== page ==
This means a move to level zero on July 19 and to “beyond level zero” on August 9.
But with its clunky and somewhat dystopian-sounding name, what does life “beyond level zero” actually look like in Scotland?
Things will not return completely to the normality we were used to before the pandemic, but most of the more intrusive restrictions are likely to be eased.
Professor Linda Bauld from Edinburgh University, has described “learning to live with” Covid as restrictions ease.
She told the BBC’s Good Morning Scotland on Friday: “We have to learn to move from a pandemic to an endemic situation and I think that's what the phrase means.
"It means that it will not be a virus that threatens health everywhere in the world, which is the part of the definition of a pandemic, but something that we have to manage and cope with.
“The way to manage and cope with it is through vaccines, probably repeat vaccinations – we know boosters are already planned – and regular testing, which I think we're going to need to use for quite some time, but being able to remove the distancing and the other things we've been using that have separated us from social and economic life.”
The conditions of beyond level zero are still under review by the Scottish Government, but here is an outline of what we might expect.
Social distancing and face masks
Under the current plans, social distancing requirements are due to be scrapped indoors and outdoors beyond level zero.
This is conditional on two things. The first is all over-40s having been given two doses of vaccine, which is likely to have been achieved by August 9.
The second is a general review into the state of the pandemic and it is this that may put the easing of the rule at risk.
Ms Sturgeon has also said even if the legal requirement is lifted, the Scottish Government may still continue to advise 1 metre distancing indoors, which is the legal requirement in level zero.
Face masks may still be required in some settings, including shops and public transport.
The Scottish Government has said contact tracing will continue beyond level zero, but questions remain about how this will work.
Amid increasing pressure on the system as cases rise, there have been some calls to relax isolation requirements, for example for health workers, or those who have had two vaccine doses.
The government will “regularly review” Test and Protect and the system is likely to change.
This may mean contact tracing not being used in the general population, but instead focused around specific circumstances, like big events or travel, or on regional case outbreaks as they develop.
The first round of Covid vaccination is set to be completed in mid September, with all adults offered two doses. The next stage will be a third “booster” dose for the most vulnerable.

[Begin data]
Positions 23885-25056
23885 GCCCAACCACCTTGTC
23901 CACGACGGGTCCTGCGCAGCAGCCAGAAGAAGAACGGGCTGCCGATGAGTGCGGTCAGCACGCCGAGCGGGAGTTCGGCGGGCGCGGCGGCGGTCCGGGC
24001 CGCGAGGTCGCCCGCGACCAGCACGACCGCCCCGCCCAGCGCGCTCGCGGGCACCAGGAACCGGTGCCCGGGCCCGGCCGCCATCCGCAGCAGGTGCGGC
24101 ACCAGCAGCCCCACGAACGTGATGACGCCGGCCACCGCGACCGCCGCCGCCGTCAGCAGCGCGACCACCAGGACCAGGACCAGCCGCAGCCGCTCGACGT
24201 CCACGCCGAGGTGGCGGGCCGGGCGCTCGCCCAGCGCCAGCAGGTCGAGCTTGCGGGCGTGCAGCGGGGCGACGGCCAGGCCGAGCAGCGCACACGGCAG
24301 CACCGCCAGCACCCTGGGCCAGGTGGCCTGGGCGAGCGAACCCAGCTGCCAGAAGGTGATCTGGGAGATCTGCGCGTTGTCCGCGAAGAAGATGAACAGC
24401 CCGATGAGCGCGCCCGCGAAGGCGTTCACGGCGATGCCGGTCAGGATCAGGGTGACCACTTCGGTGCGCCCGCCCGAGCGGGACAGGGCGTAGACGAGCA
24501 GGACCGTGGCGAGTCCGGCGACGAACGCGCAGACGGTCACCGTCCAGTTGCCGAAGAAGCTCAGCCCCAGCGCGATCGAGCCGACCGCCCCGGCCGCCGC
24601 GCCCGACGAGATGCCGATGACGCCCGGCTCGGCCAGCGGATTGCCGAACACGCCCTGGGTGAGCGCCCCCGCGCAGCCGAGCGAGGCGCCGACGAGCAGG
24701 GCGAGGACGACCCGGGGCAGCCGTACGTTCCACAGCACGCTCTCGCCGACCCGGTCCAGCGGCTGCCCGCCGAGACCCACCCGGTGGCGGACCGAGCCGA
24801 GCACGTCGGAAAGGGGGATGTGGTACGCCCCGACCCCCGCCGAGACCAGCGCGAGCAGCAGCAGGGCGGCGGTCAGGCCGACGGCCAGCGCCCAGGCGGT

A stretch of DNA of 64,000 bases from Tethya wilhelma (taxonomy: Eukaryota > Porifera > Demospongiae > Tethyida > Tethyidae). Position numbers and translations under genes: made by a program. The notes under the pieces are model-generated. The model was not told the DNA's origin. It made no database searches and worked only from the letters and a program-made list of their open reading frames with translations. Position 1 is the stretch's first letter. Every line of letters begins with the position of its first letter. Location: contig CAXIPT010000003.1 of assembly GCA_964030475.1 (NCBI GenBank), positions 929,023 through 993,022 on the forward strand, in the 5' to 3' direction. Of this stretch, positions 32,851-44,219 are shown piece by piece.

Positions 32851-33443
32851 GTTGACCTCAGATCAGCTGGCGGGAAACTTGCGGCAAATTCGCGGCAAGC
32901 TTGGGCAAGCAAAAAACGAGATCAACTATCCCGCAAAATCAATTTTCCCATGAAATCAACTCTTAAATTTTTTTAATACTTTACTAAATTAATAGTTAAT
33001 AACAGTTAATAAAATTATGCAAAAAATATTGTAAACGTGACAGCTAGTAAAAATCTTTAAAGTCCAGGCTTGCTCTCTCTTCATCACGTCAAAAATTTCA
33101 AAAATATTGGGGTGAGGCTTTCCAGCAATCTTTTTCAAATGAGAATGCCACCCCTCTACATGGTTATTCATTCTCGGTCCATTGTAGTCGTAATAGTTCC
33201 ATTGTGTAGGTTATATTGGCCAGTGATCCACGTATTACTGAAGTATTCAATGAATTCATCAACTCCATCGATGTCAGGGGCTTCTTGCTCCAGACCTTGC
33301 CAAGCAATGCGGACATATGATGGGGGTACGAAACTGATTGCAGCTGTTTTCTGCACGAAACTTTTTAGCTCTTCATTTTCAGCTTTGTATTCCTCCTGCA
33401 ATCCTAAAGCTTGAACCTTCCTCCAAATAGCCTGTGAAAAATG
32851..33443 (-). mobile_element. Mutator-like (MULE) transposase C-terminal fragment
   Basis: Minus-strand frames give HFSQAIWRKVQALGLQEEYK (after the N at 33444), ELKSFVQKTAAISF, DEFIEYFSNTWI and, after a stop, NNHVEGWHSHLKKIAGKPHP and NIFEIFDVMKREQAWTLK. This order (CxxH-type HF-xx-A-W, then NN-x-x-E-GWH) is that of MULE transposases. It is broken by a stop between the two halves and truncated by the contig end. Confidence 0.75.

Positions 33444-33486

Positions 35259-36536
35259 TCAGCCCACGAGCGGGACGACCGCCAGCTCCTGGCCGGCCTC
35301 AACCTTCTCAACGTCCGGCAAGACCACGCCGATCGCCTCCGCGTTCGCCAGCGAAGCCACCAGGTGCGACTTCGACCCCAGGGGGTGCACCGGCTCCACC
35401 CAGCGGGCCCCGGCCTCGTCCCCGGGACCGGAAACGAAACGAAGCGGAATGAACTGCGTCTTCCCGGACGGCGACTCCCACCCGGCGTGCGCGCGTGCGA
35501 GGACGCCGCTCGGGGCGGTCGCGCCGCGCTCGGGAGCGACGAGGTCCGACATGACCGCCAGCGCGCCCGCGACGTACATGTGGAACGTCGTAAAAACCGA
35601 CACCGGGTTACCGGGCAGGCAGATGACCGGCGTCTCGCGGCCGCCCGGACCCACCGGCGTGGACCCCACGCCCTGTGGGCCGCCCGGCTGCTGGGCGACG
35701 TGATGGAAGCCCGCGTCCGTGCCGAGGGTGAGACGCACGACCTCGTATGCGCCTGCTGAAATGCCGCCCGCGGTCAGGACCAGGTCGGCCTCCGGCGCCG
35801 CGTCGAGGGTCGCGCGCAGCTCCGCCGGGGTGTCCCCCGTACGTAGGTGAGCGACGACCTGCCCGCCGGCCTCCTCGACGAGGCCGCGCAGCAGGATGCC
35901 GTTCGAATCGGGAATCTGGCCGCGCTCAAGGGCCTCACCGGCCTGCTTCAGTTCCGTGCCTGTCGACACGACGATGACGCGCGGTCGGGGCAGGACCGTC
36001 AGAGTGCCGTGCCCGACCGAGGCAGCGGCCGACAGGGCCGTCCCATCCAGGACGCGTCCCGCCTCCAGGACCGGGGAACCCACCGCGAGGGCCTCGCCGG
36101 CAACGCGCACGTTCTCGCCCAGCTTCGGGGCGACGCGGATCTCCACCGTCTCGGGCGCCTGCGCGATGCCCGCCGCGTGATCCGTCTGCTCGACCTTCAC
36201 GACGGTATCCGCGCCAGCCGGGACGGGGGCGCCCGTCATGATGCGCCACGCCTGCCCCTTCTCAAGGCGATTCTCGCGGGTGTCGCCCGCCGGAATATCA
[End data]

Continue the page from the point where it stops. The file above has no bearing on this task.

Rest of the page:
Subject to a final decision from the JCVI, this programme will begin from September, as soon as all younger adults have had their second dose – or possibly before, as different vaccine stock is needed.
The first group to get a booster will include all over-70s, frontline health and social care workers, and all over-16s who are extremely clinically vulnerable.
They will be followed by all over-50s, and anyone over 16 at higher risk of Covid or flu.
The next big question in vaccination hangs over 12 to 15-year-olds. The Pfizer vaccine has been approved in terms of safety for this age group by the Medicines and Healthcare products Regulatory Agency (MHRA), but the JCVI has yet to give advice on it.
This is likely to be one of the last areas to return to “normal”, as the biggest risk to Scotland’s progress in coming out of the pandemic is the importation of new variants.
The Scottish Government has said it is planning a more long-term version of hotel quarantine in some situations.
The requirements for this are likely to further reduce, with travel to more areas allowed in future based on low case rates and some kind of vaccine passport – based on a combination of proof of both doses, a recent infection or a recent negative test.
Working from home
Office workers will no longer be told to work from home, with the Scottish Government supporting a “phased return” to the office.
However, the government has said it envisages more home working in future, both as a measure to reduce the risk of virus spread and as more flexible working conditions for staff.
Employers are “strongly encouraged” to allow staff to continue working from home if they want to, but it seems unlikely there will be a requirement for businesses to comply with this.
The furlough scheme is currently set to continue until the end of September. It has begun to wind down, and changes came into force this week to make it less generous and require employers to contribute more.
Whereas previously the UK Government paid up to 80 per cent of the wages of employees on furlough, this has dropped to 70 per cent, with employers now required to pay 10 per cent.
In August and September, the government will pay 60 per cent and employers will pay 20 per cent.
The UK Government aim is for employers to take workers off furlough and back into full-time employment, but there are fears the end of the furlough scheme will lead to redundancies.